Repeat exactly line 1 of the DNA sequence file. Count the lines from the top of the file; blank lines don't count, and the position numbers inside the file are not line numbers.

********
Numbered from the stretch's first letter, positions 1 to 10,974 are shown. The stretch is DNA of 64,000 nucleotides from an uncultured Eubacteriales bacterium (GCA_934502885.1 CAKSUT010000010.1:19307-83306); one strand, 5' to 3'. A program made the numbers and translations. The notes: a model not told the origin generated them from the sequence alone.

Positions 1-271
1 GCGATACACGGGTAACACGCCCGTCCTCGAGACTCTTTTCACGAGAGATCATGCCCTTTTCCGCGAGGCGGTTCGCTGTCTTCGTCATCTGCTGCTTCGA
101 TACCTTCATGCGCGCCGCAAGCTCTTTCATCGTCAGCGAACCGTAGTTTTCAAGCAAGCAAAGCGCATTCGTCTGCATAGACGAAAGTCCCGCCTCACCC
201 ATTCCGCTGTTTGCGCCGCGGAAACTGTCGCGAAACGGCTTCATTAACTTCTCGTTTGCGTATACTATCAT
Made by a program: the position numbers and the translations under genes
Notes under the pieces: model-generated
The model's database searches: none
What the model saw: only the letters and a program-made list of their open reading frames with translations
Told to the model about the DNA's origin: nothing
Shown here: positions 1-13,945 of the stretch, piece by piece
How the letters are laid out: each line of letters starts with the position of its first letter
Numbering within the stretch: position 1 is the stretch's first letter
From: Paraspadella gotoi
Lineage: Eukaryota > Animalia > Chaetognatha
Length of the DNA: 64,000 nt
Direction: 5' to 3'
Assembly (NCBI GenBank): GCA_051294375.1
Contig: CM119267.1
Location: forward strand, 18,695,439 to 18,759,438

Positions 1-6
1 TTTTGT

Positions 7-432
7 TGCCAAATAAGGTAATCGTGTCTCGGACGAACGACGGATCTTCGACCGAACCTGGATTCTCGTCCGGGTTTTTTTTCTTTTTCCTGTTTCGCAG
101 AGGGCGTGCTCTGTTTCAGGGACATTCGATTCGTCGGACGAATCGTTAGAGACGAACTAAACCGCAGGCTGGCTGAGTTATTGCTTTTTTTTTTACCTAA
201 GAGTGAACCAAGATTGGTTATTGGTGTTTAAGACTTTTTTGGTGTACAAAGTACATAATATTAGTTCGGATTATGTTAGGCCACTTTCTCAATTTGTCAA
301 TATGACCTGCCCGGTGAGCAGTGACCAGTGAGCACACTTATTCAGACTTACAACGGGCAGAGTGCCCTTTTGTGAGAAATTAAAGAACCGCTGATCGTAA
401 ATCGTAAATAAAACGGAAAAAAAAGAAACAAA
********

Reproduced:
Numbered from the stretch's first letter, positions 1 to 10,974 are shown. The stretch is DNA of 64,000 nucleotides from an uncultured Eubacteriales bacterium (GCA_934502885.1 CAKSUT010000010.1:19307-83306); one strand, 5' to 3'. A program made the numbers and translations. The notes: a model not told the origin generated them from the sequence alone.